• Abel, IMHO media ownership is a drop in the bucket compared with the most likely and compelling outcome of FTTN – Telstra control and ownership of the nation’s communications infrastructure indefinitely. At the risk of repeating myself, see my comment on ‘the NBN is dead’ article and my economic analysis of FTTN, including a breakdown of relaxed competition clause ramifications.

  9. It will be interesting to see what payoff Telstra will get for their assistance and co operation in delaying the rollout

  10. On the topic of so called minimal impact and no big loss, such a comment completely fails to appreciate the ramifications of FTTN Economics combined with the change to infrastructure competition clauses – the loss will be FTTP, for many people for decades. For everyone else, as it will be owned and controlled by Telstra, it will be at Telstra’s high margin prices, forever. The chance for competition and infrastructure separation may have been lost forever.

  11. Well at least Rupert’s happy. He’s going to get everyone put on his HFC cable. Rupert hates the NBN – till he controls it. RIP democracy, buried before a foreign criminal.

  12. Gizmodo is fluff. I read it often but rarely take it seriously. It’s designed as click bait – all the Allure media sites are.

  13. What happened to all the LNP/FTTN fanboys?

    Now that the LNP are forming government, can we expect that as per the last 3 stories on the NBN, we shall never see them again?

    I suspect that it may be to do with the lack of funding for “social propaganda” from the LNP post Saturday night’s result, but please, correct me if I am wrong and they start turning up again to tell us all how good Malcolm is doing and how wrong we all were to support the FTTP plan.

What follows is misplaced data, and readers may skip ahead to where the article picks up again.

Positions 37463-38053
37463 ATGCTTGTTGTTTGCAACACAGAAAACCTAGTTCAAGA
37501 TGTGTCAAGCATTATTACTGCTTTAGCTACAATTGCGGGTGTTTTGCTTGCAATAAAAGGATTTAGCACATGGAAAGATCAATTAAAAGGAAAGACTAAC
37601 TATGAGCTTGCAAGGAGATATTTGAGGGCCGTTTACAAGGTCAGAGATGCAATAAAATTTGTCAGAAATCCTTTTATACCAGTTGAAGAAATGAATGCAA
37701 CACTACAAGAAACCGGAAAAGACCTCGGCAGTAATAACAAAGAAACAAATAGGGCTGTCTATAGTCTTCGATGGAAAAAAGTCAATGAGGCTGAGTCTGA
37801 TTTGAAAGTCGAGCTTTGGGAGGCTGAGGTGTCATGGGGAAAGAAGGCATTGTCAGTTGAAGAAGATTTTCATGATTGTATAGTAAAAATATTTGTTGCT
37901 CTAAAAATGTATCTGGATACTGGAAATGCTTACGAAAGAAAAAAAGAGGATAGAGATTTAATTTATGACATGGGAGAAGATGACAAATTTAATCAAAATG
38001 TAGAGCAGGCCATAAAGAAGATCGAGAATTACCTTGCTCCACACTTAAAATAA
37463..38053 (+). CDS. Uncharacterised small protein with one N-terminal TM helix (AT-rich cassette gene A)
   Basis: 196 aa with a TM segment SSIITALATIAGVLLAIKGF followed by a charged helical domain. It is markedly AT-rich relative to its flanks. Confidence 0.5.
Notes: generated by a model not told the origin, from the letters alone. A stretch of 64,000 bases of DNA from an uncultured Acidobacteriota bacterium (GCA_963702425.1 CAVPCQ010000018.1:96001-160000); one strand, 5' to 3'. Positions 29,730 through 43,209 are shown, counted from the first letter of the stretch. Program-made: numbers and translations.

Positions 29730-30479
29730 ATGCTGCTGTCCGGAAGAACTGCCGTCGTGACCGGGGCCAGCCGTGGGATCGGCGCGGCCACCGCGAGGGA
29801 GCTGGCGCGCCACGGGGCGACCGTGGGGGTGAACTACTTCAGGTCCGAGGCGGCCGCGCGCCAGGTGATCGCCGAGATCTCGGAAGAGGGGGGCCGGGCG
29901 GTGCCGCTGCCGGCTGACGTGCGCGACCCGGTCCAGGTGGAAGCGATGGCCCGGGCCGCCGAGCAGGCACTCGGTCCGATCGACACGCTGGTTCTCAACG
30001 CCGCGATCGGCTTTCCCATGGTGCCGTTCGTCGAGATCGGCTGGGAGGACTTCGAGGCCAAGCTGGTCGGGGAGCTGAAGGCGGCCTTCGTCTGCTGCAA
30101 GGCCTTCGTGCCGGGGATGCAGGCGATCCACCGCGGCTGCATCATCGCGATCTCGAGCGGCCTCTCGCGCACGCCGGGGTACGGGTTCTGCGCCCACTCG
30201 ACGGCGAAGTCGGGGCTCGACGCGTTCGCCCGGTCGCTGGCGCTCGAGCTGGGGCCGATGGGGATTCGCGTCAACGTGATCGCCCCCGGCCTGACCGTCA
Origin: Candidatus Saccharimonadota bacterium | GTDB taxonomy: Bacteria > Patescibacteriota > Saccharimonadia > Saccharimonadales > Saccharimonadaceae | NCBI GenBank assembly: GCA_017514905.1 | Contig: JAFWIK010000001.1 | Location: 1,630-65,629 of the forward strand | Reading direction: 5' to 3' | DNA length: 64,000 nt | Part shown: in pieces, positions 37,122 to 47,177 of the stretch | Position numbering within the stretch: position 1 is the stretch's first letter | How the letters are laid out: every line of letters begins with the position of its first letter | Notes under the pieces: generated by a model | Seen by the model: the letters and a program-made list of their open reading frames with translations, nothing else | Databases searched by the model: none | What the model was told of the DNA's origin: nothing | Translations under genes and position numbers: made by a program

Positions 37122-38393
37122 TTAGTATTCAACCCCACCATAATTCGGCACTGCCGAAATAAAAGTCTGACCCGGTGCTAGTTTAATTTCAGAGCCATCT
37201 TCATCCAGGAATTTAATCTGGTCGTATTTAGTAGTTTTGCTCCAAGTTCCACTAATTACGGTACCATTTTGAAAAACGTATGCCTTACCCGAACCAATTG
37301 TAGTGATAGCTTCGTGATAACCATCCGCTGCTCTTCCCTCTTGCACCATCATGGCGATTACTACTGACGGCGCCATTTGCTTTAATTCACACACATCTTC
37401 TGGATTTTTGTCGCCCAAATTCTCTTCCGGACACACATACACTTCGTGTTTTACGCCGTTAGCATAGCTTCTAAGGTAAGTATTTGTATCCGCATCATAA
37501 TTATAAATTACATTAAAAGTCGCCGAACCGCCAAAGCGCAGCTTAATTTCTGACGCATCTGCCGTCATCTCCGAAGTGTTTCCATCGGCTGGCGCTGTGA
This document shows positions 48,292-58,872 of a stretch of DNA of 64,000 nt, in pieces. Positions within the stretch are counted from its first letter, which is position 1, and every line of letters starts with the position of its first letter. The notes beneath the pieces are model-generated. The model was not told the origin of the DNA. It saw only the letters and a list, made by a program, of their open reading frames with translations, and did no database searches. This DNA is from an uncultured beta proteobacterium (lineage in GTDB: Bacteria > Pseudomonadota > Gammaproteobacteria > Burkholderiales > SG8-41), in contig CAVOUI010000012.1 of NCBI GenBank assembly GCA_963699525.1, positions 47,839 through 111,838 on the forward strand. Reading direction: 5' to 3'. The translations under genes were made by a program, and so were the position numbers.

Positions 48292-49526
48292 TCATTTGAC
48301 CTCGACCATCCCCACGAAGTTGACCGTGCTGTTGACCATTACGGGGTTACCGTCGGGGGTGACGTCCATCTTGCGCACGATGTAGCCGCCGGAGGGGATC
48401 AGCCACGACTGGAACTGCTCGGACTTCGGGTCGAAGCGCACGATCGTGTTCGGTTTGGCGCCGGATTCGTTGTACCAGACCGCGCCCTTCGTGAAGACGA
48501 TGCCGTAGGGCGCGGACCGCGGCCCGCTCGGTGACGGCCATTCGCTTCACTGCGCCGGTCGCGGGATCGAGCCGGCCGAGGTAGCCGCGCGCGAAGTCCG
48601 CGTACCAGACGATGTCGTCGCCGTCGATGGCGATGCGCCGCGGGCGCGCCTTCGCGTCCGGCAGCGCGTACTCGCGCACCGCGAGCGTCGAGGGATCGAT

• |>What happened to all the LNP/FTTN fanboys?

      The election is over, so they won’t be paid anymore.

      No need to shill for free!

  14. I can only really see two plays here for MT (based on his knowledge that you can’t be half pregnant with policy):

    1. Find some reason for the NBN to remain the project as it was under Labour. Blame labour for locking them in, new information about suitability of the Curb-Fridge, feedback from God (via Tony or the ACL one assumes) or whatever the excuse. This would be the only way to keep T$ at arms length while keeping the voting public onside as I think MT and T$ have been doing some pre-election bargaining and T$ are now looking to collect.

    2. Hand it over, pretty much in it’s entirety to, Telstra as the incumbent who owns the copper but keep HFC to quiet Optus and force, or at least the impression of, complete structural separation of T$W and T$R to try and maintain the illusion of competition to keep the public onside.

    Be interested in other’s thoughts.

    • One can dream!! (Double exclamation considered)

      I have no idea what convinced so many Australians that LNP would “do things better” but something tells me that as long as they hide in fighting from the public and Tony stays the leader for the term, Australians won’t have a problem swallowing anything that comes from this government.

      • I think you’ll find it was the disunity in Labor that brought them down, it made it an easy run for Tony as long as he didn’t rock the boat himself (and which is why he took on so many Labor policies in the end).

        Most folks aren’t policy wonks and just want to hear the big picture stuff, not the detail.